Common WordPress Errors to Be Aware OfSep152021

Categories: Security
Common WordPress Errors to Be Aware Of

Ever have errors pop up while you’re working within WordPress?
It happens to everyone at one time or another, and there’s no need for panic.

A general understanding of the most common WordPress errors experienced by WordPress users will help you troubleshoot issues when they surface.

WordPress errors can range from minor blips to major issues, and if not handled promptly - deeper problems can develop that take longer to repair.

Let’s take a look at a few common WordPress errors:

403 Forbidden Error

This code appears when server permissions aren’t allowing access to a specific webpage.
Error reasons can include poorly coded security plugins, incorrect file permissions, pages flagged as private, server configuration, or sometimes when an IP address or range of IP addresses are blocked, and believed to be malicious.

404 Page Not Found Error

Error code appears when an access attempt is performed for a webpage that doesn’t exist. This error code can be resolved by running your site through a broken link checker, and either fixing incorrect URLs or implementing redirects. Also check permalink settings, and reconfigure or update rewrite rules. 

405 Method Not Allowed Error

Error code appears when a browser request is rejected by the server. Can be resolved by analyzing server configuration and error logs, debug the website coding, and eliminate theme and plugin updates as the culprit.

429 Too Many Requests Error

Error code is triggered when a user, script or webbot is sending too many requests to the server. Most often it’s either a plugin, service or coding that causes this error.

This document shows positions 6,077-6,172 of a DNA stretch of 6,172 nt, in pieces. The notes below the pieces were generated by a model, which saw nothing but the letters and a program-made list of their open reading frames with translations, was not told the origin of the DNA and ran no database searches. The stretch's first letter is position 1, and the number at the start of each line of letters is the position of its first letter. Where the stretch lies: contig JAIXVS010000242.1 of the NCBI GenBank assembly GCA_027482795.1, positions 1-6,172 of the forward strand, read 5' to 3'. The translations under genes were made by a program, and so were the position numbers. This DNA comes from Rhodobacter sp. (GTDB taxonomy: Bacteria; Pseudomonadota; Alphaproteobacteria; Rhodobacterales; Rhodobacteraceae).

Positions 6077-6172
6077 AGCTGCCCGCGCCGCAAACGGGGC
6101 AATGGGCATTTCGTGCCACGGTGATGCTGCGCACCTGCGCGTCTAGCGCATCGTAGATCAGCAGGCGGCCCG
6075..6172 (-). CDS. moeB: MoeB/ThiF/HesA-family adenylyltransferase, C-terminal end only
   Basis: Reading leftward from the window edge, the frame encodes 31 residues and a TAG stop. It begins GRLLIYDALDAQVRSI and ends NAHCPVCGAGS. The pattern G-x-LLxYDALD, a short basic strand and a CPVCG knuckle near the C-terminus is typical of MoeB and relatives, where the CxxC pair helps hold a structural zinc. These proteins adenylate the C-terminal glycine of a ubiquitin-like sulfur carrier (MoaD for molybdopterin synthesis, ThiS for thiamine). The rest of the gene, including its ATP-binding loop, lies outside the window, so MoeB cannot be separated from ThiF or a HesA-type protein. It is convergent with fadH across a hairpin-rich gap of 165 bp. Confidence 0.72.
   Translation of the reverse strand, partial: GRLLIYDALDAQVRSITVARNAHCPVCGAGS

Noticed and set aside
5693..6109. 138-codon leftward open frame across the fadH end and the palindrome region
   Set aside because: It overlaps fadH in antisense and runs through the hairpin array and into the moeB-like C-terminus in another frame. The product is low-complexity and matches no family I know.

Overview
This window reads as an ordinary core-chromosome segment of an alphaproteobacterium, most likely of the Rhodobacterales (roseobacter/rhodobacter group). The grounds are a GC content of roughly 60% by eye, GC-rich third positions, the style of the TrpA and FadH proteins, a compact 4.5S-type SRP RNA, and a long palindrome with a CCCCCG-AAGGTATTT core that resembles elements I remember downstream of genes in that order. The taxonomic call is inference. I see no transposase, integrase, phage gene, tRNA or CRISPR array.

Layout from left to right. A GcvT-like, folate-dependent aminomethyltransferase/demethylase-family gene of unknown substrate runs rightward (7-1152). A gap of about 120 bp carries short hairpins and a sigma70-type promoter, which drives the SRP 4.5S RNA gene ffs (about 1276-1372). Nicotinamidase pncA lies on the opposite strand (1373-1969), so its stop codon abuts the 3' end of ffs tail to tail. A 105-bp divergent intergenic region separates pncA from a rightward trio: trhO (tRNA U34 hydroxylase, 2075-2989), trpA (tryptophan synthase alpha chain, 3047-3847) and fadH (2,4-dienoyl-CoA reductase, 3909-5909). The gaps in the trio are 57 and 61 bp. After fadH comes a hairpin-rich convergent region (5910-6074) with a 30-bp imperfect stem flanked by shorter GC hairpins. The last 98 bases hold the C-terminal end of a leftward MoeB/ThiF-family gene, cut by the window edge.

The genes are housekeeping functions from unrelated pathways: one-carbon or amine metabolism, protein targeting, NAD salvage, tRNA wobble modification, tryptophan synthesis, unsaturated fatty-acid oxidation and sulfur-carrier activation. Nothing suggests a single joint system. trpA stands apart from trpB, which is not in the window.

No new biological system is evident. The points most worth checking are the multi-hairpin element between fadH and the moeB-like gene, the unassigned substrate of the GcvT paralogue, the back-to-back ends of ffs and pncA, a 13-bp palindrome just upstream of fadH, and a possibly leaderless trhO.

500 Internal Server Error 

Error code appears when there’s something wrong, but the server has difficulty with exact identification of the root cause. In WordPress sites, this error is most often caused by PHP memory limit, corrupted .htaccess file, or plugins and/or theme functions.

503 Service Unavailable Error

Error code most often caused by a PHO script that’s not responding, usually attributed to a custom code snippet, a theme or a plugin.

WordPress Memory Limit Error

This error crops up normally when you’ve reach your disc space limit or PHP memory limit. Check your hosting plan or contact your hosting provider to increase your limits. Here at, we offer a specific hosting plan dedicated especially for WordPress sites. You can upgrade or increase your limits here.

White Screen of Death

If you ever see a white screen on your WordPress admin dashboard page, this most often occurs when all memory limit is exhausted. It can also be attributed to the coding of a theme or plugin, or when a script exhausts PHP memory limit. 

Stuck in Maintenance Mode

Have you ever performed an update to your WordPress site, and nothing moves forward – it just appears to be stuck? 

WordPress automatically launches maintenance mode when themes, plugins or a WordPress version is updated from the Admin dashboard. Maintenance mode has two steps: Enabling maintenance mode and Disabling maintenance mode. This is the error message you’ll see:

‘Briefly unavailable for scheduled maintenance. Check back in a minute.’

To avoid a maintenance mode stuck error – make sure they’re compatible with your version of WordPress. Newer plugin versions may not be compatible with an existing WordPress theme or version.

Most often, the only way to determine the exact reason for a maintenance mode error, is by trial and error.  A number of other elements need to be checked for proper configuration, as well as each plugin checked and tested - to eliminate it as the error source.

Serious or Not?

Some errors are more serious than others, and depending on the severity, will need to be handled by a web specialist.

Don’t worry about unexpected errors - just choose our security update service for peace of mind so we can quickly get your WordPress website functioning properly again.